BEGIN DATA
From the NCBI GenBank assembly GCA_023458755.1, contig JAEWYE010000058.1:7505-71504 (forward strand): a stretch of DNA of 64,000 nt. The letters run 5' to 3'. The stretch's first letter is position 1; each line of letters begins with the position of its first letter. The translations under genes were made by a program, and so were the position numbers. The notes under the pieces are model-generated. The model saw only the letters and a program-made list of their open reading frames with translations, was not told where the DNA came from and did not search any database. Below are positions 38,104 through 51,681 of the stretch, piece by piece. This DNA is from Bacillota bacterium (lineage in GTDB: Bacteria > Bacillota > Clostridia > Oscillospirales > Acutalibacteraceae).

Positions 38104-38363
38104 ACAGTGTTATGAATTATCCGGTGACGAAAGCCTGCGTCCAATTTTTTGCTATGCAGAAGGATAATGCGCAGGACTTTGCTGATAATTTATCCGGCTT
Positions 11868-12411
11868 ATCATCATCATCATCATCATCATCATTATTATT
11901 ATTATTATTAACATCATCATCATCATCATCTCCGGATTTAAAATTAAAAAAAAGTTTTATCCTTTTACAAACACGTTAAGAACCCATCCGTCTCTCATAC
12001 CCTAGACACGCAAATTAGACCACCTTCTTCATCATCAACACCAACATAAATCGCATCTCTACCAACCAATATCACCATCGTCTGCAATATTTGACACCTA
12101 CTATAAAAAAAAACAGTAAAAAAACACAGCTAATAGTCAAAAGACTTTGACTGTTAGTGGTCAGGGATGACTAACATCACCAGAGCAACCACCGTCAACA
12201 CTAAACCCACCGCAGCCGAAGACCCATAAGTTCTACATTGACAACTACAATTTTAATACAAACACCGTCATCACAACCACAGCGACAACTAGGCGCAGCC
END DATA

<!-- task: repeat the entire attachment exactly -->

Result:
From the NCBI GenBank assembly GCA_023458755.1, contig JAEWYE010000058.1:7505-71504 (forward strand): a stretch of DNA of 64,000 nt. The letters run 5' to 3'. The stretch's first letter is position 1; each line of letters begins with the position of its first letter. The translations under genes were made by a program, and so were the position numbers. The notes under the pieces are model-generated. The model saw only the letters and a program-made list of their open reading frames with translations, was not told where the DNA came from and did not search any database. Below are positions 38,104 through 51,681 of the stretch, piece by piece. This DNA is from Bacillota bacterium (lineage in GTDB: Bacteria > Bacillota > Clostridia > Oscillospirales > Acutalibacteraceae).

Positions 38104-38363
38104 ACAGTGTTATGAATTATCCGGTGACGAAAGCCTGCGTCCAATTTTTTGCTATGCAGAAGGATAATGCGCAGGACTTTGCTGATAATTTATCCGGCTT
Positions 11868-12411
11868 ATCATCATCATCATCATCATCATCATTATTATT
11901 ATTATTATTAACATCATCATCATCATCATCTCCGGATTTAAAATTAAAAAAAAGTTTTATCCTTTTACAAACACGTTAAGAACCCATCCGTCTCTCATAC
12001 CCTAGACACGCAAATTAGACCACCTTCTTCATCATCAACACCAACATAAATCGCATCTCTACCAACCAATATCACCATCGTCTGCAATATTTGACACCTA
12101 CTATAAAAAAAAACAGTAAAAAAACACAGCTAATAGTCAAAAGACTTTGACTGTTAGTGGTCAGGGATGACTAACATCACCAGAGCAACCACCGTCAACA
12201 CTAAACCCACCGCAGCCGAAGACCCATAAGTTCTACATTGACAACTACAATTTTAATACAAACACCGTCATCACAACCACAGCGACAACTAGGCGCAGCC